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LG’s Ultra HD TVs to Support Netflix 4K Streaming Video on Up to 105-Inch Screens

LG Electronics is introducing 12 new Ultra HD television models, and all of them will be able to stream content in Ultra HD 4K format from Netflix later this year — providing four times the resolution of regular HD.

The LG family of Ultra HD TVs include a model with a gigantic, curved 105-inch OLED screen with a 21:9 aspect ratio and 5120-by-2160 resolution — for what is technically 5K resolution. LG’s UB9800 series of LED-based Ultra HD TVs include 65-, 79-, 84- and 98-inch units.

SEE ALSO: Why Hollywood Should Worry About Samsung’s 110-Inch TV

The South Korean consumer-electronics giant noted that it introduced the first Internet-connected Blu-ray Disc player to offer Netflix streaming in 2008. Netflix CEO Reed Hastings, speaking at LG’s press conference Monday at the 2014 International CES, said: “Streaming will be the primary way consumers receive Ultra HD 4K, and we are excited to be working with LG to make this a reality later this year.”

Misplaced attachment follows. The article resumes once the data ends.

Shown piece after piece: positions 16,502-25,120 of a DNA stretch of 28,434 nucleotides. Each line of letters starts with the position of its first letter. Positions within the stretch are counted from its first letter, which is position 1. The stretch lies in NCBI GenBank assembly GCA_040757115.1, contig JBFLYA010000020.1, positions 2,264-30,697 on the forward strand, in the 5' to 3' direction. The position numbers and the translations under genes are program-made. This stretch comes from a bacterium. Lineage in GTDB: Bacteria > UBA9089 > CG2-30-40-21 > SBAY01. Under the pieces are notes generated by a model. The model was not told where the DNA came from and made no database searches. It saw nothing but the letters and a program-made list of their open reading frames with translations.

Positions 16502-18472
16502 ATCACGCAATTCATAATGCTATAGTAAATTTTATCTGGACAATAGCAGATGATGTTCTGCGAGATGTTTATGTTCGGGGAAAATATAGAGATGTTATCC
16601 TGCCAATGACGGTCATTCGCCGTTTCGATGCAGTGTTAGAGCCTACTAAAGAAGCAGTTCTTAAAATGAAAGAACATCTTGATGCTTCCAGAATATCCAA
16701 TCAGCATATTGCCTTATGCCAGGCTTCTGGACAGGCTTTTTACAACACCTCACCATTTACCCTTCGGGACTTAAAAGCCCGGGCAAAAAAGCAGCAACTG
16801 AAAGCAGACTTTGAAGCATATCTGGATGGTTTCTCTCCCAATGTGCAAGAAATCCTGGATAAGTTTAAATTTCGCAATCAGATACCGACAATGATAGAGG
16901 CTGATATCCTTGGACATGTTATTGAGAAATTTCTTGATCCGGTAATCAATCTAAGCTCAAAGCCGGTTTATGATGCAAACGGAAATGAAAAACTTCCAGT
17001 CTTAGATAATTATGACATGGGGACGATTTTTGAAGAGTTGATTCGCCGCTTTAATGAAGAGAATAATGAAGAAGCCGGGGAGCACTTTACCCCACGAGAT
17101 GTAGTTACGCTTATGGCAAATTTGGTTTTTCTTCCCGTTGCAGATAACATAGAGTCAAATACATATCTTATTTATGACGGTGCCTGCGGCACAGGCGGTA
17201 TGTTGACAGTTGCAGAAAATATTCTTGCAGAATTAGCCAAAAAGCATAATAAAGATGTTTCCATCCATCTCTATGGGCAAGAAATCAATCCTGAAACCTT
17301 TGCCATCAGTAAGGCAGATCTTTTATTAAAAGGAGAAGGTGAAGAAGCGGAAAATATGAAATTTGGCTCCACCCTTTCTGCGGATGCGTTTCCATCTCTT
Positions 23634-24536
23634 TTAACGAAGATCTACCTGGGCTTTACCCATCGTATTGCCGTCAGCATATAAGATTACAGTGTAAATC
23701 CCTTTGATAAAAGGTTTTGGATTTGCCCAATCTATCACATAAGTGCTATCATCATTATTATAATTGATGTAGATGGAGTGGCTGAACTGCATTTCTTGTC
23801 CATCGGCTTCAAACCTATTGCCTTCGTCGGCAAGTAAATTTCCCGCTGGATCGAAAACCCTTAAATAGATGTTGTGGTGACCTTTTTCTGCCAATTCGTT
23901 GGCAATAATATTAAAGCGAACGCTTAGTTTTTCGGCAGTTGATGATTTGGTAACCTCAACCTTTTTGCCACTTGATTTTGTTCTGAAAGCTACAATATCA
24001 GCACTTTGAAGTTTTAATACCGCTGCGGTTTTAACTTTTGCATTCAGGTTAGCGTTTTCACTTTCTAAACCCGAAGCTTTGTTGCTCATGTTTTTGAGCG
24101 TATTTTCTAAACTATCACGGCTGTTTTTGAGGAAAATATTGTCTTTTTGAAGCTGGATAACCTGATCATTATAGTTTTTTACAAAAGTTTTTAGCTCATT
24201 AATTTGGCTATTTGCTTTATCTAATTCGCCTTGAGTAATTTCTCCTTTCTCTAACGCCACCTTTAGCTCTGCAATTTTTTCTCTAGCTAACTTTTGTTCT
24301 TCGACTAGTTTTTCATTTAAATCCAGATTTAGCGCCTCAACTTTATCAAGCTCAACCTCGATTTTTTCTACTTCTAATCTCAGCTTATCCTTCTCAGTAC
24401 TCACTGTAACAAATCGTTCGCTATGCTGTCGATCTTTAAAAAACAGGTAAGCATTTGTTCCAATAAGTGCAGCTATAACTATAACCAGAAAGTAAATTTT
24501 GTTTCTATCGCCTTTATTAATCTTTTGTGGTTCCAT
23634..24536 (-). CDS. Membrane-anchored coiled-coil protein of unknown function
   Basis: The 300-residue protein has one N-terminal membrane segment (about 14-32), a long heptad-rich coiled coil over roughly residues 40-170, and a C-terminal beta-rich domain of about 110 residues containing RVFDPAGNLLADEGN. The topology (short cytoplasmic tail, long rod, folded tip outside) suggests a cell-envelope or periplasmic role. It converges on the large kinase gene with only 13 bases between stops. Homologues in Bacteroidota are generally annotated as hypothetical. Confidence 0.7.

Netflix has said it will offer season 2 of original drama series “House of Cards” in 4K format through device from CE partners. Vizio is among other TV makers supporting Netflix’s 4K content.

LG’s 2014 Ultra HD TVs include an HEVC codec chip, for decoding video signals in both MPEG-4 H.264 and HEVC H.265 formats, in either 30 or 60 frames per second. The company didn’t announce pricing or availability. Its current 4K TVs range from $5,200 for a 65-inch TV up to $20,000 for the 85-inch model.

SEE ALSO: CES 2014 Trends: Ultra HD, and Devices That Watch You

Each of the LG TVs run the webOS smart TV platform, which the CE company acquired last February from Hewlett-Packard. The new user experience provides smoother and faster transitions between screens, according to LG. In addition, the webOS’s Live Menu offers an array of information, features and content including TV show recommendations, a search bar and previously viewed programs.

The LG Ultra HD sets include the vendor’s proprietary Cinema 3D system, which uses film patterned retarder (FPR) technology to render 3D images with what it claims is virtually no flicker or cross-talk.

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